As a teacher of composition, I love the straight forward descriptions, the naming of argument, and the comic/illustration. I think this can help students break down the subconscious choices humans make as they communicate – and the fallacies we subconsciously use – to help them gain entry to critical thinking for application to academic arguments. This is usually the most complex discussion in composition – we are really ‘good’ communicators, and normally employ cultural conventions we don’t recognize we know (or recognize we use). This book makes a list of the more popular argument fallacies in contemporary society to help readers gain entry to the convention – to recognize the convention (with some nod to the historical foundations – enough for a freshmen comp course!)

I also think the illustration can help students understand the issues with their argument presentation. The struggle here will be providing this as feedback to students: “Here is this totally awesome book (, look at page 12 and 13 (Appeal to irrelevant authority) to better contextualize the secondary sources”. Will that help students actually navigate and understand how to better develop their appeal? This is a complex struggle with student understanding of logic and bias. Dr P may say something earth shattering about the color pink, but physicists have more expertise in color than compositionists, is her authority on the color pink credible?

I liked this book. I want to use this as part of my feedback to students in composition courses, but I also miss my rhetorical theory courses. As I begin my work developing Fall curriculum I’m exploring ways of using the comic approach provided in this book to help students access writing feedback in meaningful ways!

Leave a comment

Filed under book review

Mindfulness in the Grad Classroom: A book review

The Mindfulness-Informed Educator: Building acceptance and psychological flexibility in Higher Education edited by Jennifer Block-Lerner and LeeAnn Cardaciotto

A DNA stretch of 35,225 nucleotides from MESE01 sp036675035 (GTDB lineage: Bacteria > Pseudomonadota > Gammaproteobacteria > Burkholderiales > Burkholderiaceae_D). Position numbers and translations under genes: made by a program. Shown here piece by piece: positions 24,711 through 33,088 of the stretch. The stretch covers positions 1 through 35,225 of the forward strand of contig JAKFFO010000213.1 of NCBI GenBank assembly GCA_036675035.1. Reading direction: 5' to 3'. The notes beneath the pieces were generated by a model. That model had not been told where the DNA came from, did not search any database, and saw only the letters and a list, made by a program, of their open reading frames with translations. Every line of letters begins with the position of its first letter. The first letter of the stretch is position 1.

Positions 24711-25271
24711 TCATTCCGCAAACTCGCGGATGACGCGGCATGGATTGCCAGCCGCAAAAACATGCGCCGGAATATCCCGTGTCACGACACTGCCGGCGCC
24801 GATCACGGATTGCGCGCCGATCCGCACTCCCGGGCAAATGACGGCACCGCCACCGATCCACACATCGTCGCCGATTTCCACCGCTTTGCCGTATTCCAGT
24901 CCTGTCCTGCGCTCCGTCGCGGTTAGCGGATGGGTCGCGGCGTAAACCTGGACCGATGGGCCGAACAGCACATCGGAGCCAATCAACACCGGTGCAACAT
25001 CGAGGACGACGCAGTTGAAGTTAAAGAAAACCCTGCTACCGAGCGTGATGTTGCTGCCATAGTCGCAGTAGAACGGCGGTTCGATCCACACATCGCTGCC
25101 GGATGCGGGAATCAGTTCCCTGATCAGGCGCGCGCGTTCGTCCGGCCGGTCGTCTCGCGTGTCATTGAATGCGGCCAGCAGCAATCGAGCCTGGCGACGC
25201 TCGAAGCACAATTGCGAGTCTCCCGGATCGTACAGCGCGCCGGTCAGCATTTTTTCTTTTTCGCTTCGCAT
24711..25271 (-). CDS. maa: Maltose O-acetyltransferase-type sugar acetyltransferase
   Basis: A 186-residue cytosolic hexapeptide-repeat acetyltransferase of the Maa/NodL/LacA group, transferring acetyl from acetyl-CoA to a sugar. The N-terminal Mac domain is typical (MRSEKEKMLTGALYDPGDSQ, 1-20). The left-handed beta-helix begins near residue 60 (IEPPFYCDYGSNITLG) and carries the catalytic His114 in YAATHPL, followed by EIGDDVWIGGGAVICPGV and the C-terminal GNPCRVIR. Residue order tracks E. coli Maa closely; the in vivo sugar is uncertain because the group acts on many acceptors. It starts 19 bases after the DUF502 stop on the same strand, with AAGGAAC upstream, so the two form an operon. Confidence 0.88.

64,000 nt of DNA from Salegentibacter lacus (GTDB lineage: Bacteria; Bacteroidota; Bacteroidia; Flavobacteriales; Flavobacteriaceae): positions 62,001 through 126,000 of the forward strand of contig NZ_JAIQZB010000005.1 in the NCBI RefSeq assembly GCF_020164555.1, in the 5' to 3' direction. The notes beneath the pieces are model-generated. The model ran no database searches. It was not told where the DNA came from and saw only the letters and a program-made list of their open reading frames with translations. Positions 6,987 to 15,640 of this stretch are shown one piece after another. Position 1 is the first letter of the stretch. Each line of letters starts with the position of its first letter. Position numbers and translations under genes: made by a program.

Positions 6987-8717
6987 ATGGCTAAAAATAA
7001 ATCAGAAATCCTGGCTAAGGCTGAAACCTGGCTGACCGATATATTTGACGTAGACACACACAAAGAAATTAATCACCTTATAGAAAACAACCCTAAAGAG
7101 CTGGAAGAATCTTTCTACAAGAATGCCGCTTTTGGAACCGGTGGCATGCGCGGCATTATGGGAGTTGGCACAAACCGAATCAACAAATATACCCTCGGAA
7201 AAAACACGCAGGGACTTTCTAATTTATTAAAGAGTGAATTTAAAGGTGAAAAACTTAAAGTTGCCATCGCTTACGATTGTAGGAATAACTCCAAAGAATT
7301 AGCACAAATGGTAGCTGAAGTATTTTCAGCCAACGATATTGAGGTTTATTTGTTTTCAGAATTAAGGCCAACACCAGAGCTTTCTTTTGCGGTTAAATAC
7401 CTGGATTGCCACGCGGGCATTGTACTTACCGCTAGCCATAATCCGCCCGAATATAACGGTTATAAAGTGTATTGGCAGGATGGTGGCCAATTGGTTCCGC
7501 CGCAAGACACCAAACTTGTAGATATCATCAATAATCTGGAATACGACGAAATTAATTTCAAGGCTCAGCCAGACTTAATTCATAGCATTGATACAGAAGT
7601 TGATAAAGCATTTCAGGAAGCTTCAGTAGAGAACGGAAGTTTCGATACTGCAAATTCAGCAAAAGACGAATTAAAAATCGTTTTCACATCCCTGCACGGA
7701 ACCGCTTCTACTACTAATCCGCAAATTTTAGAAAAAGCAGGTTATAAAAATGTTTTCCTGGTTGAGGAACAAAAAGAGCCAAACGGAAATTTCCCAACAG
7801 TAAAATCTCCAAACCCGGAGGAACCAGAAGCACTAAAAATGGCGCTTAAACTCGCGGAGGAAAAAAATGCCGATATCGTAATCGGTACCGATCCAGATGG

I just finished teaching a graduate course “The Teacher as Writer” in which we used ideas of mindfulness to support writing productively. I’ve been interested in this idea for a while, especially when freshmen enter the composition course convinced they are terrible writers, English is their worst subject. I want to know where those ideas originated – what they feel about writing that leads to these ideas. What I’ve (non-scientifically) discovered is this leads to epic amounts of writer’s block, papers written at the last minute, less transfer of composition learning to other situations. These (again non-scientific) findings are serious – students can gain so much from a freshmen composition course taught influenced by recent composition theory like Writing about Writing, Teaching for Transfer, Writing Across the Curriculum theories and all the amazing cross-over amongst these ideas.

After working through my own ideas of mindfulness, I chose this book to support ideas in a graduate level writing classroom. Can a whole group of educators (K-12 instructors and me) come to a strong place wit mindfulness? Since productively writing educators make better teachers, can mindfulness help us (educators) with our own writing to strengthen our teaching of writing?

The good news, according to all the great studies in this book – yes. Most surprising, even informal attention to mindfulness, attention to present moment awareness to reduce stress (to reduce test anxiety, writer’s block) can have significant positive results in students. Not just in studying and test performance, but in overall reductions in depression, anxiety, etc.

While this book mentions some techniques, it doesn’t offer well developed formal discussions of the techniques studied to produce these results. The focus here is to justify inclusion of mindfulness in higher education – so the focus on scientific studies makes tons of sense. As an educator looking for ideas to modify and support student writers – this book falls short.

If you’re looking for evidence that mindfulness training in higher education leads to significant positive results, this book is fantastic. The references to specific practices students liked, textbooks used in formal training (in university 101, or first year experience 101 seminars) are excellent. When I initially selected the book – I skimmed Part II (titled Mindfulness-and Acceptance-Based Approaches in the Training of Behavioral Health Professionals) and Part III (titled Application of Mindfulness- and Acceptance-Based Approaches in Higher Education: Special Populations and Contexts) understanding these sections to provide more detail on mindfulness in higher education – tips for implementing lessons in the classroom – lessons we could modify to suit our needs in our classrooms.

So I love that this book provided significant research findings on the benefit of these programs, I had just hoped it would have higher education ideas for implementing these programs.

Leave a comment

Filed under book review